Sunday, April 09, 2006


Photo: Truman Capote, 1924-1984.

I finally got to see Capote. Allen and I rented it and watched it on Saturday, along with Good Night and Good Luck and Broken Flowers.

After the movies, I did a bit of Internet research on the films and ran across Capote's burial site. This is a great site where you can find the graves of many of your favorite authors. I enjoy this site, although my family finds it morbid.

All night, after I'd gone to bed, the three movies swirled in my dreams, mixing with personal experiences. I can't say they were bad dreams, but very strange. I think the three movies together touched on many anxieties I have, both public and private.

Broken Flowers makes me think about how I have always feared coming to the end of my life and thinking that my life has had no meaning.

Good Night and Good Luck makes me think about inhumanity in the world, how politics and inhumanity become synonymous.

Capote certainly brings to the fore many thoughts about writing, why we do it, what the consequences of writing are. I believe so far in my blogs, I've only addressed the positive consequences of writing. Capote suggests there are places our writing can take us that are dangerous to our inner well-being. I have always thought there is a boundary in us, that, once crossed, destines us to be wanderers in our own lives, lost. Perhaps Truman Capote crossed that line.


Vicky said...

Oh, my! Three of my favorite movies from last year! I think Capote was a masterpiece. I found the moral issues and human drives it raised very troubling. I could write screeds on all three of these, but won't - a) it's your blog and b) well, I can't physically. Glad you got to see them all!

beths front porch said...

Of the three movies you mention, I've seen only Broken Flowers. It left me thinking about how all young people are our children. I also thought I'd like to have the Ehtiopians as my neighbors! ~ Beth

Gabreael said...

Sadly I haven't seen Capote.


Erin said...

Capote is the only one of those three movies that I've seen (although Good Night and Good Luck is also on my list). Theresa, I think you describe perfectly what may have happened to Capote--he crossed the "line"--the point of no return. I wonder--was the book that resulted worth it?

Cynthia said...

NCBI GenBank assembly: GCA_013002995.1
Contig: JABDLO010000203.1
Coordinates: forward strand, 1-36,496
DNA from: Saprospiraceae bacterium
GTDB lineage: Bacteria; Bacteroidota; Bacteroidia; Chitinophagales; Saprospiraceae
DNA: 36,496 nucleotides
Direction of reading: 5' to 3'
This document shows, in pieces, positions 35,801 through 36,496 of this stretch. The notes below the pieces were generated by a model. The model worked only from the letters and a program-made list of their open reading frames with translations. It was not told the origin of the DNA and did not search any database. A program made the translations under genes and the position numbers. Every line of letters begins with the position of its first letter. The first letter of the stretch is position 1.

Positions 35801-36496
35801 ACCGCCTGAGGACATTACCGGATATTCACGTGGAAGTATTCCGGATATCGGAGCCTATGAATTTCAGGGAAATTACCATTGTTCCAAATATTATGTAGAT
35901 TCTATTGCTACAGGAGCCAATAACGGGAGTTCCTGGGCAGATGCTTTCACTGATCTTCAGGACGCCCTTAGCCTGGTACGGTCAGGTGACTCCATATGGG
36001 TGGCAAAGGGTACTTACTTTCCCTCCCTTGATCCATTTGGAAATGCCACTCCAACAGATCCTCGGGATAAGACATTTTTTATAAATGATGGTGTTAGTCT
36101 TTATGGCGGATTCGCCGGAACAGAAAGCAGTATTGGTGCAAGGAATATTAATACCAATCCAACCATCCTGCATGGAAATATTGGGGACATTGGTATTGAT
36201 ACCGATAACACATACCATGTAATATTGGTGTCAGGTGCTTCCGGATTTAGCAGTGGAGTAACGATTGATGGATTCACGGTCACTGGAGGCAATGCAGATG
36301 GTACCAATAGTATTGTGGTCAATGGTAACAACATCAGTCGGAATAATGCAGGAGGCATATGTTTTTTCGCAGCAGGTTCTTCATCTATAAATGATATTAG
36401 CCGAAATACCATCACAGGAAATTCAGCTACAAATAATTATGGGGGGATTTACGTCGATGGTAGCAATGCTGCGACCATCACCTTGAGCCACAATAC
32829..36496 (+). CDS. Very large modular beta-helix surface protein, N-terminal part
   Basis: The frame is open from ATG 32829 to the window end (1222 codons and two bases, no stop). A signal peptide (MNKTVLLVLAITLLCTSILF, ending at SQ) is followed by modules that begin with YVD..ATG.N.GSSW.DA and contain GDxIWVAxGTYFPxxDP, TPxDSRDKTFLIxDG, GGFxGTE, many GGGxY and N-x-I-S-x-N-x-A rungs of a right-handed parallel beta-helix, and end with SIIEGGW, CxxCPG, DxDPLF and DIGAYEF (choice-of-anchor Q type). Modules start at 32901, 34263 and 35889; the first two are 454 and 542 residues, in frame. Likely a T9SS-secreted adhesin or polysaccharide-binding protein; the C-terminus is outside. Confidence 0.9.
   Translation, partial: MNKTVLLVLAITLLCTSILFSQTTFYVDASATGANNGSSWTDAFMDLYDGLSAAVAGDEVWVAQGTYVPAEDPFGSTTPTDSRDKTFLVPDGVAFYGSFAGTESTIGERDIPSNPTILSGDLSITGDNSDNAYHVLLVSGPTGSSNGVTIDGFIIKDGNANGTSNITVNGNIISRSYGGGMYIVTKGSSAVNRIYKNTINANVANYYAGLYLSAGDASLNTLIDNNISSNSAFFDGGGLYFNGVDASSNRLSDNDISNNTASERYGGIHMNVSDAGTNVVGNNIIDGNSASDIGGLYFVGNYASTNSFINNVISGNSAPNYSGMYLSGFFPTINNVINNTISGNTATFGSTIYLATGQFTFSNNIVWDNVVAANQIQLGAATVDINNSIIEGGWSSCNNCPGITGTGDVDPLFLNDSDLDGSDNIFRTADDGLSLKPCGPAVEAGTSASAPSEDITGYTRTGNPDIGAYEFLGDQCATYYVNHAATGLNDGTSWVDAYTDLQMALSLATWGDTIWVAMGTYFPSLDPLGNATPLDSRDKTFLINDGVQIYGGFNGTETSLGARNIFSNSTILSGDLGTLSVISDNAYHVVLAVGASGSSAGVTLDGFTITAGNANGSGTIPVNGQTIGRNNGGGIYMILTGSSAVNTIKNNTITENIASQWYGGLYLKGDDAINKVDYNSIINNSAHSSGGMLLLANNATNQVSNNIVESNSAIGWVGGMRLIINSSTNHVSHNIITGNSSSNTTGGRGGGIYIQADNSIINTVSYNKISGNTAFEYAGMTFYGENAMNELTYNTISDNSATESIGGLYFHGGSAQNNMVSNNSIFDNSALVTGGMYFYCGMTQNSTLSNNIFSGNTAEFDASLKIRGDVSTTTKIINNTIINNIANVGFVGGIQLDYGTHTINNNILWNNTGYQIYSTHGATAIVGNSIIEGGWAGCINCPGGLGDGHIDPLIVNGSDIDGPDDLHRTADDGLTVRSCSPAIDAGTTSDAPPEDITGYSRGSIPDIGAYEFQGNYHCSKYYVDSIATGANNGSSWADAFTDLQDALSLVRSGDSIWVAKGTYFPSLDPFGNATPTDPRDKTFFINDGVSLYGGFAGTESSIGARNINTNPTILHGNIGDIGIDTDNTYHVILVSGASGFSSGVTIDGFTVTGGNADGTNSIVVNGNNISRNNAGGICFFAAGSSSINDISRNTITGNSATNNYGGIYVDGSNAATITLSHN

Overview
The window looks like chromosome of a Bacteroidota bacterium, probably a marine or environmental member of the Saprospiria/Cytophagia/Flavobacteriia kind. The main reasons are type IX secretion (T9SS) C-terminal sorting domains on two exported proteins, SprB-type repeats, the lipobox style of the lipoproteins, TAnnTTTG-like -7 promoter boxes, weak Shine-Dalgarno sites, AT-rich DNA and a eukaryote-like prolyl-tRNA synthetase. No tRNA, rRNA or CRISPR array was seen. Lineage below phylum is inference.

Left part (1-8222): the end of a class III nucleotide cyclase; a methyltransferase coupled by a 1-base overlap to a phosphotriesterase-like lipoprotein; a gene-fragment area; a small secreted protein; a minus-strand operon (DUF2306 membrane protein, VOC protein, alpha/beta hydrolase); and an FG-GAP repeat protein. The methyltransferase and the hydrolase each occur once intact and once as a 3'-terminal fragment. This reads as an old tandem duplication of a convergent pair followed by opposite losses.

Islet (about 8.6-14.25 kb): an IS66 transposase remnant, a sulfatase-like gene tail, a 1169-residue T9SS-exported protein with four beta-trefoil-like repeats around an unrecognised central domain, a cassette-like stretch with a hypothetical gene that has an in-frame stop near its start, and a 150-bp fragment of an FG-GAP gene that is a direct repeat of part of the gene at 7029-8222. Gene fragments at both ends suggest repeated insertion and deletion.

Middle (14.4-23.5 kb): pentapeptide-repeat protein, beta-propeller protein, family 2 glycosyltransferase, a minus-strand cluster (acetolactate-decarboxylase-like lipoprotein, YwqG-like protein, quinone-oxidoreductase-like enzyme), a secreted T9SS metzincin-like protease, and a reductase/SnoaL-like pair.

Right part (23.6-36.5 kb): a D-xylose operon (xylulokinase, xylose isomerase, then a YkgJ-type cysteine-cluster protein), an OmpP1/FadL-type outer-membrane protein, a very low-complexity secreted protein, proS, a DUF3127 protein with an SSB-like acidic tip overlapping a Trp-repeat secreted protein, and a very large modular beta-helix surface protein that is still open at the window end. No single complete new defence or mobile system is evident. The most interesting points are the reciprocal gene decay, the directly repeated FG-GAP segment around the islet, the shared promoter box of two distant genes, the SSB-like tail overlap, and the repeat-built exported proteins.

You just listed my Netflix queue. I do think there is dangerous place that one can go with writing. I've sensed it, and that was close enough. Howver,I do think you get to some of the best stuff right before you hit the danger zone.

Theresa Williams said...

Beth, that is so true about how all young people in a sense are our children. How horrid, then, that the young man feels he can't trust this stranger. As I think of it, the only time Don Johnston connects at all is with children (He sits at a small table with Winston's child, too).

Theresa Williams said...

I wonder--was the book that resulted worth it?
For me, it wouldn't be worth it. I don't know if it was for Capote or not. Those who knew him say he had a great need for approval, which is understandable, considering how he grew up. He was also extremely intelligent, so he must have bored quickly in social life. But as I think about his early work and if I were to surmise based on that early work, I'd say it wasn't worth it for him, either. Have you ever seen BREAKFAST AT TIFFANY'S?

dreaminglily said...

Still wanting to see all three of those. And I can see how seeing them all in the same day would bring out some personal feeling in sleep.

Interesting entry. And no, I don't think that site is that morbid. Everyone has their quirks lol


Erin said...

Theresa, I have seen BREAKFAST AT TIFFANY'S (it's one of my favorite movies, in fact!), although I haven't read the book. I'm not sure how much the two differ. I can see a lot of Capote in the character of Holly. I guess the difference is that in the end she was "saved", and Capote was consumed.

V said...

Last Saturday a woman very close to me and I were discussing the depiction of Truman in "Capote". It was her opinion that his relationships with others, especially Perry,were essentially sociopathic. They were there to be used for his benefit, for his personal nourishment.
I countered that he was indeed using Perry but in service to that demon within him that demanded truth in his creativity. I believe Capote paid a high internal price for what may better be called his narcissism.

Theresa Williams said...

Vince, how interesting! I just love your comment. I think your idea of being in service to the demon is very appropriate. When I think of the information I have about Capote, based on biographies I have read and my reading of his works, especially his earlier works, I have discount the theory that he was sociopathic. But a narcissist... Vince, can narcissism be caused by previous neglect? Because he was neglected as a child and from that he always had a very big need to be the center of attention. How is narcissism different from having a "big ego"? I am very interested in knowing.



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"I was no better than dust, yet you cannot replace me. . . Take the soft dust in your hand--does it stir: does it sing? Has it lips and a heart? Does it open its eyes to the sun? Does it run, does it dream, does it burn with a secret, or tremble In terror of death? Or ache with tremendous decisions?. . ." --Conrad Aiken


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